Code concepts: LINQ's expression trees

In this overview about LINQ's expression trees, Justin James shows how you might use expression objects in your projects.


One of the core components that underlies .NET Language-Integrated Query (LINQ) are expression trees. LINQ statements operate on types of IEnumerable<T> or IQueryable<T>; in the latter case, the statement is translated into a format that an external system can understand, run against the external system, and translated into LINQ results. This is where the expression trees come into play. The LINQ statement is examined and turned into a type of expression object that presents the code as data that can be inspected; from there, the LINQ provider is able to look at the expression, determine how to execute the request, and then provide results. In this column, I look at what an expression tree is, and how you might use it in your projects.

To say that an expression tree "presents the code as data that can be inspected" means that you create can expression object and each of its properties represents code or information about code. For example, a BinaryExpression object represents an expression that has a property for the "left side" parameter and the "right side" parameter, which can be examined for things such as the type of the parameter and the name. As a result, you can "drill down" through an expression's properties (with a normal recursive tree walking algorithm) and look at every part of the expression at the lowest level.

Expression objects can be created from existing code or manually composed; the latter case is where a lot of the objects' utility comes into play. By writing code that creates expressions based on runtime conditions, you can do all sorts of tricks, including making a domain-specific language with its own syntax (an example that I am building towards in a series of articles). An expression object is not just a lifeless collection of data, though; it can be compiled at runtime to present an actual function that can be run. While expressions are immutable, there is no reason why you cannot take an existing expression and copy its parts into a new one and make needed changes along the way.

Here's a simple application that creates an expression at runtime and consumes it:

using System;

using System.Linq.Expressions;

namespace TestProject


class Program


public static Func<int, int> CreateAdderFunction(int amountToAdd)


var numberToAdd = Expression.Parameter(typeof(int), "number");

var addAmount = Expression.Constant(amountToAdd, typeof(int));

var binaryExpression = Expression.Add(numberToAdd, addAmount);

var lambda = Expression.Lambda<Func<int, int>>(binaryExpression, new ParameterExpression[] { numberToAdd });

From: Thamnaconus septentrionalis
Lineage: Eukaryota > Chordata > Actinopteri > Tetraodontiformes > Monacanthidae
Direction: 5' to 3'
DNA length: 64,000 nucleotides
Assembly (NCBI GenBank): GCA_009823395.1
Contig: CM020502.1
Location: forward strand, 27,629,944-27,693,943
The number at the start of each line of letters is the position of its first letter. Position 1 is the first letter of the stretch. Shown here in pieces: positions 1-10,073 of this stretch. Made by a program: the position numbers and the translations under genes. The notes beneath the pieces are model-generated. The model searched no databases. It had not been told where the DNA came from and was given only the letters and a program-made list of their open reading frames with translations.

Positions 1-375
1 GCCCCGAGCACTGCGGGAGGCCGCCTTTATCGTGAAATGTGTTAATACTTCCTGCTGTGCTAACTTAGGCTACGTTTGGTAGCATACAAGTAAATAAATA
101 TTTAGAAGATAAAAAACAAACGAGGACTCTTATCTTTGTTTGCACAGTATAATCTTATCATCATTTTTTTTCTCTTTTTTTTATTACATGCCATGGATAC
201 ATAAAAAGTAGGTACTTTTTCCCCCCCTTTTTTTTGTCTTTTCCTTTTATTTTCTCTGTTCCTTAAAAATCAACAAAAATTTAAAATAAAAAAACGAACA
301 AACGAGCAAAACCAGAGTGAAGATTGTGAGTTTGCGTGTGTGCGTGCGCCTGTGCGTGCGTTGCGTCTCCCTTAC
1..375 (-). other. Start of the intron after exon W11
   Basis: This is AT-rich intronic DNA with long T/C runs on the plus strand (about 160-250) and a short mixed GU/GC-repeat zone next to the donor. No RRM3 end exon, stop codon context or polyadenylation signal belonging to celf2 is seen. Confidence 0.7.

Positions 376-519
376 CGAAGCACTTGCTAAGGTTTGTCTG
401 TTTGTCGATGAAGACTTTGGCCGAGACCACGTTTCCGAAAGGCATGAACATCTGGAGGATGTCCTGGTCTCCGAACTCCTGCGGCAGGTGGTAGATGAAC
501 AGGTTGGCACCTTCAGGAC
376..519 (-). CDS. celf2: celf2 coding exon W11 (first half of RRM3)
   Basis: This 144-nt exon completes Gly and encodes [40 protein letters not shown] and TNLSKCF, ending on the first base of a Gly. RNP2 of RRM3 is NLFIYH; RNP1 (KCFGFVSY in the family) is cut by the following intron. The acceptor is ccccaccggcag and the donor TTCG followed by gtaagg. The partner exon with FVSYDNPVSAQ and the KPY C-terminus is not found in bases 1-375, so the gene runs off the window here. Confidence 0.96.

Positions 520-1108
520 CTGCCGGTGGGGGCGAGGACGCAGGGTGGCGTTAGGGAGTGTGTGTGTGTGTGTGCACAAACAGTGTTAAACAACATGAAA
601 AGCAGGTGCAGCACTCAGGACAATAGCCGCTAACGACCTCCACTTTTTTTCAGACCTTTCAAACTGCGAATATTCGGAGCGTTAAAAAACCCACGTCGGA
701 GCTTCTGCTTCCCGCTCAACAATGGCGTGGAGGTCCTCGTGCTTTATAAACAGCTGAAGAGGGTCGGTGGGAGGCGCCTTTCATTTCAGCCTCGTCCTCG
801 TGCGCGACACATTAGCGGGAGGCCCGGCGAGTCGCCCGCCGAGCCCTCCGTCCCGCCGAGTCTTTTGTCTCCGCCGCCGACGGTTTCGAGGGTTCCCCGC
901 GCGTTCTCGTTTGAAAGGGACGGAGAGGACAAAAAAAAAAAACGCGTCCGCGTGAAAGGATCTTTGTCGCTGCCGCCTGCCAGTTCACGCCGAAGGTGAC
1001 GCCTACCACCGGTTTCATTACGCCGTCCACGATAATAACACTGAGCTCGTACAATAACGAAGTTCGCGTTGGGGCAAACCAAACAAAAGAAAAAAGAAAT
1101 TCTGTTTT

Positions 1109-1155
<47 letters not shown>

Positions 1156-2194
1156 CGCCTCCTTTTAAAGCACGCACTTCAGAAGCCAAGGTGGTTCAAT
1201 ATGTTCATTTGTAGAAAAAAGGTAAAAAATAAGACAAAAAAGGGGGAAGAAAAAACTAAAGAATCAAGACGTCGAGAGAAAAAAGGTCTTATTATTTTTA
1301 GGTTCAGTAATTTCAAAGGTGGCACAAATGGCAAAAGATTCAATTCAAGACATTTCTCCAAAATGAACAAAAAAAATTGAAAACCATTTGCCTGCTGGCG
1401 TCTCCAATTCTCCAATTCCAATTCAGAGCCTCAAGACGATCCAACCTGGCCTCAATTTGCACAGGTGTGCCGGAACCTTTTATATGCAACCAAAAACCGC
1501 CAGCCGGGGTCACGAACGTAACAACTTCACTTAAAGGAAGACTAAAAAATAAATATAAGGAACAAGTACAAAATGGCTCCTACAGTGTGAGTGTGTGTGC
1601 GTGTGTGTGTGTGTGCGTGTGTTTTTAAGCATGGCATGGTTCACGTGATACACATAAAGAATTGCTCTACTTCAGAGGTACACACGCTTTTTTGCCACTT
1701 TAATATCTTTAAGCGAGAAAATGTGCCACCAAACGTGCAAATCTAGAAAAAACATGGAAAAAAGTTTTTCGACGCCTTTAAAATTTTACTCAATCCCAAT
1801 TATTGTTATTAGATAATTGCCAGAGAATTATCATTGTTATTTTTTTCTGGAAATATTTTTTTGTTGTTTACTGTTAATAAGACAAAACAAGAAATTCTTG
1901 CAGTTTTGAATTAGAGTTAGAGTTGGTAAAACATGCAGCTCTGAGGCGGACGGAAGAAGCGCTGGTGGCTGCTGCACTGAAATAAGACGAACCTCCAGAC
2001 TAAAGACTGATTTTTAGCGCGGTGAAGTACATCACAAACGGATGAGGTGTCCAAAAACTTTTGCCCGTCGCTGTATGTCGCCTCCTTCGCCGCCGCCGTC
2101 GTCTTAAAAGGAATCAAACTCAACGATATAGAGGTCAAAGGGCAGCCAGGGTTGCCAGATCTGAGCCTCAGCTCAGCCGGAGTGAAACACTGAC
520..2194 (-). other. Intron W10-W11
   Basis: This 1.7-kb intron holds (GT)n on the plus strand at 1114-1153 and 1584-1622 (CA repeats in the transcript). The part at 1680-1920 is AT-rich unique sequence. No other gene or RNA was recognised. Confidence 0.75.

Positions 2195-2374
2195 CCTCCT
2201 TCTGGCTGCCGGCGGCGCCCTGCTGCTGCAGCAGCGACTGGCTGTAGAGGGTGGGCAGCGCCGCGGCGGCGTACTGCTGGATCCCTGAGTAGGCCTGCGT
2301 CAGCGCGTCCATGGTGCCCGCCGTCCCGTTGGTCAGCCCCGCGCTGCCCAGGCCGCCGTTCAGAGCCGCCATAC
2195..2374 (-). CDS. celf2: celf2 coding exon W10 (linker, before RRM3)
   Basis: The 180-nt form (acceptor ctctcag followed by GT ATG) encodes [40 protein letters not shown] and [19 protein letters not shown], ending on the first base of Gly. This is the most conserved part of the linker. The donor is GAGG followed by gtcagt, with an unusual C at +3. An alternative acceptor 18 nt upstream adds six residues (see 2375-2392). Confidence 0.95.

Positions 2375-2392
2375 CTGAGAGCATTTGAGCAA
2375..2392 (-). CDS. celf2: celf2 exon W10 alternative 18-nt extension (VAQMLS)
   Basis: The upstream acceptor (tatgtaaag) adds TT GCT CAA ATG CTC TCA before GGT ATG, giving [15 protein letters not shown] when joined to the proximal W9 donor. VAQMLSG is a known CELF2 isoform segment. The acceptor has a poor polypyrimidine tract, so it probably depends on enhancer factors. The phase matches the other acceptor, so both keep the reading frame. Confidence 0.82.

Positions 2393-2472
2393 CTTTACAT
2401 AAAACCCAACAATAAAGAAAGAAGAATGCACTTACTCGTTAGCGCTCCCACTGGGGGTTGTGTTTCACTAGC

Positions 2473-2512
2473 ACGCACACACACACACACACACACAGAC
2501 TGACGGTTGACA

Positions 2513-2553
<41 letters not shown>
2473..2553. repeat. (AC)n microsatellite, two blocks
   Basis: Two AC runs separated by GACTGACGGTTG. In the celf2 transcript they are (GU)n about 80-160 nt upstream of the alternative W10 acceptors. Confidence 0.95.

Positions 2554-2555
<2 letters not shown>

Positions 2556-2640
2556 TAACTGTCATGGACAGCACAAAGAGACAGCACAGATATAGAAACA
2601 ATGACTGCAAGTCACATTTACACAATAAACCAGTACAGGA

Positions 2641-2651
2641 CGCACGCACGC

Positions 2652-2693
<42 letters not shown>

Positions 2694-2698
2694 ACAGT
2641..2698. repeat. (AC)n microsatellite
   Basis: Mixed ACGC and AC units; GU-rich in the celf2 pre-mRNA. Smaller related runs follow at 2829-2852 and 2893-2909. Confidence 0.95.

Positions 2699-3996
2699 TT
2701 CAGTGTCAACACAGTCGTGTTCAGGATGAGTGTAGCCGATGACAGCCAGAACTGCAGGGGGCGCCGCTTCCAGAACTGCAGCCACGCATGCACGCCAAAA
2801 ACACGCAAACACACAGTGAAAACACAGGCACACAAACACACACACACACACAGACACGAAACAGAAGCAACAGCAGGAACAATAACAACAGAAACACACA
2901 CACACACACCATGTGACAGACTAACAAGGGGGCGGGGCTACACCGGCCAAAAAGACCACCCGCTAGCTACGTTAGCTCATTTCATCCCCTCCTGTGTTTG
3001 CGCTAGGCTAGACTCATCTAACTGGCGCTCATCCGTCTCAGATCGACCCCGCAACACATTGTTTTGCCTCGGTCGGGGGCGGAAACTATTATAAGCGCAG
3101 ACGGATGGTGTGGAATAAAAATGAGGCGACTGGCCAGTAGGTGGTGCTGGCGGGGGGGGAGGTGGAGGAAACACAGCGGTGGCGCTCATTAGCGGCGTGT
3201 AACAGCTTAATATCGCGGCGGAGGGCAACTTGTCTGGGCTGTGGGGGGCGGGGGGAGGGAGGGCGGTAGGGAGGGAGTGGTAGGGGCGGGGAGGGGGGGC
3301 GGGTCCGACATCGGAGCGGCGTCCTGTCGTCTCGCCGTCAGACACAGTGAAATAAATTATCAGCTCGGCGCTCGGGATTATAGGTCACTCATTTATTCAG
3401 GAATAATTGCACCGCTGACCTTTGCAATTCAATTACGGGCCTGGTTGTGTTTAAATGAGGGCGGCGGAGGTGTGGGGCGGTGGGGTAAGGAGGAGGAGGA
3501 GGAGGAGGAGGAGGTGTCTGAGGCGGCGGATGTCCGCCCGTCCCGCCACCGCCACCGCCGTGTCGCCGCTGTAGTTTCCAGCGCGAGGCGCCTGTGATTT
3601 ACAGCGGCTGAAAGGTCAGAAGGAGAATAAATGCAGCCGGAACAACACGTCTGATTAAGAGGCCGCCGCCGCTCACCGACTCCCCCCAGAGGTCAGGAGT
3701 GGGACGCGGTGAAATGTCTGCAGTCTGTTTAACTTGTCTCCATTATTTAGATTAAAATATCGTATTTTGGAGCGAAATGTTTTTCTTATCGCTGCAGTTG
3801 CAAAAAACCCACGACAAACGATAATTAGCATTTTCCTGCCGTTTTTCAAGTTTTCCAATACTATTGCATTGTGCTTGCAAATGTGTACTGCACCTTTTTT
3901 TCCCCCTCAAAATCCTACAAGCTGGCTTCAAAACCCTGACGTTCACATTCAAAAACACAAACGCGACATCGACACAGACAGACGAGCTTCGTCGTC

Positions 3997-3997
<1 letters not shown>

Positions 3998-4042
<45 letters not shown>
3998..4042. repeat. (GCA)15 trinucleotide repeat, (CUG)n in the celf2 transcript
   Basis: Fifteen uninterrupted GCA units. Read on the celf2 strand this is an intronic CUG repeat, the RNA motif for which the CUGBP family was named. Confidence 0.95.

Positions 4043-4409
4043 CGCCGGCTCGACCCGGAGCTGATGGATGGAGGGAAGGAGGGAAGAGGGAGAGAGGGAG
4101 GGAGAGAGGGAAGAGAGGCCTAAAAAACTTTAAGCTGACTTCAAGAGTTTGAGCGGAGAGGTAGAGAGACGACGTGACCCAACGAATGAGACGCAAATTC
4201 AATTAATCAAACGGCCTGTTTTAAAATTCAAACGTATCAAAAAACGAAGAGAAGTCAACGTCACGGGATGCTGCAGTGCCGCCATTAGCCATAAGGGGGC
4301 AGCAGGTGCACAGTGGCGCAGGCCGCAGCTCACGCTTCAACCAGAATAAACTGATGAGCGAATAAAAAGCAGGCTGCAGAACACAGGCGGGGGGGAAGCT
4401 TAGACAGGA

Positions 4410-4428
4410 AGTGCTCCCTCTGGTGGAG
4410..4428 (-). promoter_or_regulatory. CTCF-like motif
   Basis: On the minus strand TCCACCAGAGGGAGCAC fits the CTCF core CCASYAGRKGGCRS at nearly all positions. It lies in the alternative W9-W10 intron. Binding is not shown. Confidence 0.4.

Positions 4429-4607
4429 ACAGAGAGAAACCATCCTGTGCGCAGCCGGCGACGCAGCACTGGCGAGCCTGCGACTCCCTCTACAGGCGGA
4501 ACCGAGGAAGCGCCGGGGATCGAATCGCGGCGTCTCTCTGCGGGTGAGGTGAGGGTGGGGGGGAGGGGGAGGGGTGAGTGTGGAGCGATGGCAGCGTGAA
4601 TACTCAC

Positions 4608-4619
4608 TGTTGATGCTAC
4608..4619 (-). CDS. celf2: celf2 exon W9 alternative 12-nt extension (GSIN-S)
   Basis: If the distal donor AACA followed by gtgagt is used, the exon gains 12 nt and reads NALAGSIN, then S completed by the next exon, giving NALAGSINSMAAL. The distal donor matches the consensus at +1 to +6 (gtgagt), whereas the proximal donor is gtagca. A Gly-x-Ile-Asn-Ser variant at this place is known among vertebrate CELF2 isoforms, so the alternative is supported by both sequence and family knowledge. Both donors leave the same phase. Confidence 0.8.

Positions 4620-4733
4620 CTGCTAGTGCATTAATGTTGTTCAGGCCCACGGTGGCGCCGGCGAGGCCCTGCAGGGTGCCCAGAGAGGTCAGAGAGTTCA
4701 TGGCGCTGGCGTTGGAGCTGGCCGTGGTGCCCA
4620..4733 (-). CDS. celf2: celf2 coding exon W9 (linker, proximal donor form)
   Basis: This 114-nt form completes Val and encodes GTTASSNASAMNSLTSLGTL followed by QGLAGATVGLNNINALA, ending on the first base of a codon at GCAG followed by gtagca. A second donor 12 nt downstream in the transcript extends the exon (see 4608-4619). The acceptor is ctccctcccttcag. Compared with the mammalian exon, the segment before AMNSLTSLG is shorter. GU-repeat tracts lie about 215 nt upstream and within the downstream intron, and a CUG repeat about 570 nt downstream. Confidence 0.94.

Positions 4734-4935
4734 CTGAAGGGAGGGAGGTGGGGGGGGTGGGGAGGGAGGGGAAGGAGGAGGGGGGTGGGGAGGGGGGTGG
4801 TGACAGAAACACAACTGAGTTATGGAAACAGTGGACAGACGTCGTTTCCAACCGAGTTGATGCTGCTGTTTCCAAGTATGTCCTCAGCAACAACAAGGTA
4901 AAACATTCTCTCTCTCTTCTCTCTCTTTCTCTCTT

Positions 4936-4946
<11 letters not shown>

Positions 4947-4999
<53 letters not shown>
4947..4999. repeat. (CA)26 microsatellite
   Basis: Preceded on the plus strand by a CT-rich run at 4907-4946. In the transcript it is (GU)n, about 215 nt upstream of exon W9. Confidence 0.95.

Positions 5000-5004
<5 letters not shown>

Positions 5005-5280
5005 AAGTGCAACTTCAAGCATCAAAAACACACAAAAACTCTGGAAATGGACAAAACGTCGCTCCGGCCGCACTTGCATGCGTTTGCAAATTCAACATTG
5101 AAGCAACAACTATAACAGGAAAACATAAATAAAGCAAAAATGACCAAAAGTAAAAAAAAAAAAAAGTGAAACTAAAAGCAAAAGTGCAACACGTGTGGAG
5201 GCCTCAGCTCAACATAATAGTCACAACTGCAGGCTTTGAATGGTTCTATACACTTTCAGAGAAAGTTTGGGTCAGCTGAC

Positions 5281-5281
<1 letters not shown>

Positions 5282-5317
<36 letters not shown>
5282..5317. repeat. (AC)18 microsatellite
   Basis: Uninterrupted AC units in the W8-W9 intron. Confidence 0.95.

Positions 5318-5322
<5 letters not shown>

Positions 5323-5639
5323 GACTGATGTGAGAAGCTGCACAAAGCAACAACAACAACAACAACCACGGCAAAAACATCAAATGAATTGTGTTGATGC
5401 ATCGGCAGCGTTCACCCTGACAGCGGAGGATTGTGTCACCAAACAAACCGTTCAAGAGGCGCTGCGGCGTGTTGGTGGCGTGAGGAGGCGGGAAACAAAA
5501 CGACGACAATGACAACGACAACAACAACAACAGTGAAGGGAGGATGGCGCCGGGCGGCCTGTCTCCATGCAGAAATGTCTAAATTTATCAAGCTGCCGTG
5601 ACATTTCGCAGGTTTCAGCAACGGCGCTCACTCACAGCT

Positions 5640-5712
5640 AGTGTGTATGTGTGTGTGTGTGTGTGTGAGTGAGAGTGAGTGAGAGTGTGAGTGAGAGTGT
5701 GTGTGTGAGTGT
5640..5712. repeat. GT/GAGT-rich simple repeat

return lambda.Compile();


static void Main(string[] args)


var addAmount = int.Parse(args[0].ToString());

var argument = int.Parse(args[1].ToString());






In this application, we have a method (CreateAdderFunction) that returns a Func<int, int> object, a function delegate that accepts an int as an input parameter and returns an int as its output. It takes a parameter of type int, amountToAdd. Inside this function, it creates a ParameterExpression object called numberToAdd; this object represents a parameter of type int named "number." Next, we define a ConstantExpression object (addAmount) of type int and assign it the value amountToAdd (the parameter passed to the method). Then a BinaryExpression object with a node type of Add is created; the left side of this object is the numberToAdd ParameterExpression, and the right side is the addAmount ConstantExpression. After this, a LambdaExpression is made, with the signature of Func<int, int>, and it is passed the BinaryExpression and an array of ParameterExpression objects, which is initialized to contain our numberToAdd variable. Finally, we compile the LambdaExpression and return it, which gives us the Func<int, int> that we promised to provide to the caller.

This is a very roundabout way of constructing the equivalent of the following:

public static int Adder(int number)


const int numberToAdd = 5;

return numberToAdd + number;


But, in the case of our expression version, the value of "numberToAdd" is determined at runtime and within code. This is a very simple example, but it illustrates the point well. With an expression, we could create new functionality at runtime. Granted, this has been in .NET for some time with things like System.Reflection.Emit, but expressions are easier to work with than previous runtime function creations. Also, you can see from how we composed the function how it could be useful to read the data of an expression built from an existing function. Code can be made to analyze an expression and take action based on what it finds.

Expressions trees are a pretty advanced topic, and you won't find a use for them in every project. I hope this overview whets your interest in expression trees and introduces you to a technique that you may want to learn more about. I may use expression trees in my RPN calculator project, so stay tuned for more on this topic.


Disclosure of Justin's industry affiliations: Justin James has a contract with Spiceworks to write product buying guides; he has a contract with OpenAmplify, which is owned by Hapax, to write a series of blogs, tutorials, and articles; and he has a contract with OutSystems to write articles, sample code, etc.


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About Justin James

Justin James is the Lead Architect for Conigent.

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